Jane Healey’s The Animals of Lockwood Manor won the 2020 HWA Debut Crown Award, which celebrates new voices in historical fiction. In this atmospheric gothic tale of family madness, long-buried secrets and hidden desires, a young woman is given the task of safeguarding a natural history collection as it is transported out of London during the Second World War. Jane talks to Harriet Stevens for Historia about her win and her love of writing historical fiction.
Firstly, congratulations, Jane. How does it feel to win the HWA Debut Crown?
It was a lovely surprise, in a bit of a trying year. I was just so thrilled to be longlisted and then shortlisted. Also, because I’m not getting feedback in book shops and events, I don’t hear from readers. So it was wonderful to know it was well-received.
What inspired you to write the novel?
I’ve always been interested in gothic literature. I did a Master’s degree at Edinburgh University, where my dissertation was especially on Jane Eyre and its literacy descendants – Rebecca, Wide Sargasso Sea and Margaret Atwood’s Lady Oracle – so I knew hazily that I was interested in writing gothic stories set in an old house.
But then, when I was researching online, I came across an article about the Natural History Museum evacuating its collections during World War Two. There was a line about the evacuation of its collection to stately homes, including Fawley Court near Henley, where a Major and his daughter had a contentious relationship with the evacuated museum and its workers. And that line sparked something for me. It would be an amazing setting, having an old gothic mansion but filled to the brim with taxidermy and bones – the whole collection. I thought that kind of tension between the museum, its collection, and the owners would be fascinating and exciting to explore.
How did you find the research process? Was there anything that you focused on in particular?
I really, really enjoyed it. I did a lot of research, despite already having a basis in the genre. Reading diaries and novels from the era to get the diction right, reading books that were published then, and reprints of classics. And I did some taxidermy research, and some cursory research on the Natural History Museum.
I made the decision to not go into their actual archives, because I knew I wanted my book to be gothic. It’s centred on a family, and the animals are made out to be in danger when they weren’t in real life. And I knew, because it was gothic, that my heroine had to be isolated there, when in real life there were several workers. There would have been oversight by the government, having people coming and going. I knew she had to be by herself… I didn’t want to be trapped by the historical details. I hope readers think that it’s obvious that it’s not a true story.
Are there any particularly interesting discoveries you made while writing this novel? Anything that shocked you?
This isn’t related at all to the novel, but I read Juliet Gardiner’s Wartime: Britain. One detail in there that stuck in my mind was that in 1940 about 15,000 Londoners used to take trains out to spend the night in the Chislehurst caves. They had a dance hall there, a children’s hospital, a cinema and a canteen.
How did it feel to publish your first novel compared to the other things you’ve had published?
Wonderful! I’ve previously had short stories published and poetry, as a child, in an anthology. It was amazing to get the first proof and then get the hardback and hold it in my hands.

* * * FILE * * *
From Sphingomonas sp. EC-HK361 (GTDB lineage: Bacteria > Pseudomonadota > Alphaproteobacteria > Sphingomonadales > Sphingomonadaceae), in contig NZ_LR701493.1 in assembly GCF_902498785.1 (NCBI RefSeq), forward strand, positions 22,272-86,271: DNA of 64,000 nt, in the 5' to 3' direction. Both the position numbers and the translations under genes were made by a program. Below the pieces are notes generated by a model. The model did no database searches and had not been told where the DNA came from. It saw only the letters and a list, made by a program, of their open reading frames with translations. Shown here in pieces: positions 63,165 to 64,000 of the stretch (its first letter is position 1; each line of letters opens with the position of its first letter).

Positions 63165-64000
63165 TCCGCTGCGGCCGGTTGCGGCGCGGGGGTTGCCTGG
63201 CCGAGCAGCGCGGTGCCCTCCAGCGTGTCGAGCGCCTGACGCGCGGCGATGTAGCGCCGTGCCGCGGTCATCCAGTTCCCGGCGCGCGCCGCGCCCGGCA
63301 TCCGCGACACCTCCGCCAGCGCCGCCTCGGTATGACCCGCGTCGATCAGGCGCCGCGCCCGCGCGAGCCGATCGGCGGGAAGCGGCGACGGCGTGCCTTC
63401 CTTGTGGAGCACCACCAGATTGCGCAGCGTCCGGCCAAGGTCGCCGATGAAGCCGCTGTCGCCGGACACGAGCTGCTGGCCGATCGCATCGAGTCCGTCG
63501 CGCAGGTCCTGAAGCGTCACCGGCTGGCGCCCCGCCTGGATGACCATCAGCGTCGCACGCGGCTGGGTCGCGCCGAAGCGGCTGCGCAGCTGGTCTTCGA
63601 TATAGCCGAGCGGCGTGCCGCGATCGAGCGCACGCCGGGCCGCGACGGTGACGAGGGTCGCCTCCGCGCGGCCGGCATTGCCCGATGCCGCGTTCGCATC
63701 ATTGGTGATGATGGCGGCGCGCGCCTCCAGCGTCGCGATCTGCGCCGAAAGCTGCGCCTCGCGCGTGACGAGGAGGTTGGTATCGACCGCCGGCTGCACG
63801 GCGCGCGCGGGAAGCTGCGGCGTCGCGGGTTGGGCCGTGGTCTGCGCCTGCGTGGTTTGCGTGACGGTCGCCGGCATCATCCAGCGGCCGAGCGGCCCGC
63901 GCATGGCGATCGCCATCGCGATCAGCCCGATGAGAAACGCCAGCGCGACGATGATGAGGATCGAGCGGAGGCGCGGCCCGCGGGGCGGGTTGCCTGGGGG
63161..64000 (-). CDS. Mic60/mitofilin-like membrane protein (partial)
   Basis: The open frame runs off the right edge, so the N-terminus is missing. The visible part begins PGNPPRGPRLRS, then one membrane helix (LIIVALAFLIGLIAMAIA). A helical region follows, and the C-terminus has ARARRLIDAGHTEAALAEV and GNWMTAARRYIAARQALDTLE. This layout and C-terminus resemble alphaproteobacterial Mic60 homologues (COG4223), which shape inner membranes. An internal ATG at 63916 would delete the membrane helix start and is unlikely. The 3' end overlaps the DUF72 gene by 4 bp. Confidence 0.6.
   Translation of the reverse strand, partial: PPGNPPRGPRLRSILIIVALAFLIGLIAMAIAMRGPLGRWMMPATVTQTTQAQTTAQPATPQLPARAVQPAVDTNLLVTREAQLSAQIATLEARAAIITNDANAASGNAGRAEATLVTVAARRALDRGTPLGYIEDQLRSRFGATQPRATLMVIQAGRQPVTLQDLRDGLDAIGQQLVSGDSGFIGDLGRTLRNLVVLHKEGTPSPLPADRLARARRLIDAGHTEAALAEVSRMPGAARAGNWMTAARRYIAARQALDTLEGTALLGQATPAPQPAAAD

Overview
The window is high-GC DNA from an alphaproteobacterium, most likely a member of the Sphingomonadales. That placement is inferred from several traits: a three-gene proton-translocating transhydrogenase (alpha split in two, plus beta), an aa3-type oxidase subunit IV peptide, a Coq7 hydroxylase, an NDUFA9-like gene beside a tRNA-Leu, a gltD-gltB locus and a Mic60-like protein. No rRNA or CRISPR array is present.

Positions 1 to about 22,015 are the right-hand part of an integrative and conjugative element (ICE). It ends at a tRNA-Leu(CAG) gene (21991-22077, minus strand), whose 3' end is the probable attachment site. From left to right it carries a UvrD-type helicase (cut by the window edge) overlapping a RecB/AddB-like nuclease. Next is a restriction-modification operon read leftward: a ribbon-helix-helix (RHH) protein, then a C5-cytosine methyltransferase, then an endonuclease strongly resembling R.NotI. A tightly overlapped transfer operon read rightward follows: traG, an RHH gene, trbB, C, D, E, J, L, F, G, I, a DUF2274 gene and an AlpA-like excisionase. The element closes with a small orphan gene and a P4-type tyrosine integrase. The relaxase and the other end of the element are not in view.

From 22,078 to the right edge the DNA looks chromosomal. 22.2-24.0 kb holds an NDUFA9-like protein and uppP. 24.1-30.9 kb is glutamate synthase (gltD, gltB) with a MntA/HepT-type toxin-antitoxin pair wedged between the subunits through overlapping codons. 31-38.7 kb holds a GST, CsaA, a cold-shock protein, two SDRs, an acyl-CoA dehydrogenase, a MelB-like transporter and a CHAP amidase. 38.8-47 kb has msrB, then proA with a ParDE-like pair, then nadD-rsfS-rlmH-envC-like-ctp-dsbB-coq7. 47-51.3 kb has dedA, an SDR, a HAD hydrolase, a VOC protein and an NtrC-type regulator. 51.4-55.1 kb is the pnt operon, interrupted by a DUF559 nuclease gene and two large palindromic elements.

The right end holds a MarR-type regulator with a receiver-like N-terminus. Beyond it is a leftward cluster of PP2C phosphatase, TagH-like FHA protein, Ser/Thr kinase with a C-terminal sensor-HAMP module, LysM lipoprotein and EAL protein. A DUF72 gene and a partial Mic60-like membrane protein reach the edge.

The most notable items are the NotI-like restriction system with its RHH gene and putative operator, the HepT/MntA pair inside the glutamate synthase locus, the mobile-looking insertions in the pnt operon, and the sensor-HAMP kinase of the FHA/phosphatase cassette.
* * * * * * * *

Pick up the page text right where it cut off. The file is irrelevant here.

Any advice for aspiring historians? Or people who are writing historical fiction?
Read a lot! Obviously, read historical and non-historical novels. See what’s out there, spend a lot of time in bookshops and see where your book would go, on the shelf or on a table, and then read all those books.
Decide at the beginning what level of research you want to do. Don’t be intimidated by some of the historical novels that are so historically accurate. Don’t be intimidated by research and think you have to do ten years of it; there is so much information out there now, especially online. Just enjoy the content from the eras, like novels, or films and music, as well as looking at archival material.
What historical periods fascinate you, which you might write about in the future?
I think, the 20th century. Any time from the 1920s to the 1950s. I really like a lot of this period for the material details of the setting, like the clothes, the food and the music. I love reading books from those eras.
Can you describe your book in five words?
Gothic. Romantic, Dark. Soft. Sharp-toothed.
Finally, are there any upcoming projects that you are working on?
Yes! My second novel is coming out in July and that’s half set in 1973 and half in 1997.
The Animals at Lockwood Manor by Jane Healey was published on 5 March, 2020. Her short stories have been shortlisted for the Bristol Short Story Prize 2013, the Costa Short Story Award 2014, the Commonwealth Short Story Prize 2016 and the Penguin Random House WriteNow mentoring programme 2017. Her next novel, The Ophelia Girls, comes out on 22 July, 2021.
See more about the 2020 HWA Crown Awards.
The HWA Crown Awards for 2021 are open for nominations until 30 April, 2021.
Read Historia’s interview with Andrew Taylor, winner of the 2020 HWA Gold Crown Award.
About our guest interviewer, Harriet Stevens: I am a second-year university student, studying journalism and publishing at Bath Spa University. Historical novels and events have always been something that interest me and I was so excited to get the chance to be involved with Historia magazine and the HWA Awards. I look forward to continuing my career in journalism and creative writing, while hopefully travelling and experiencing as many cultures as I can.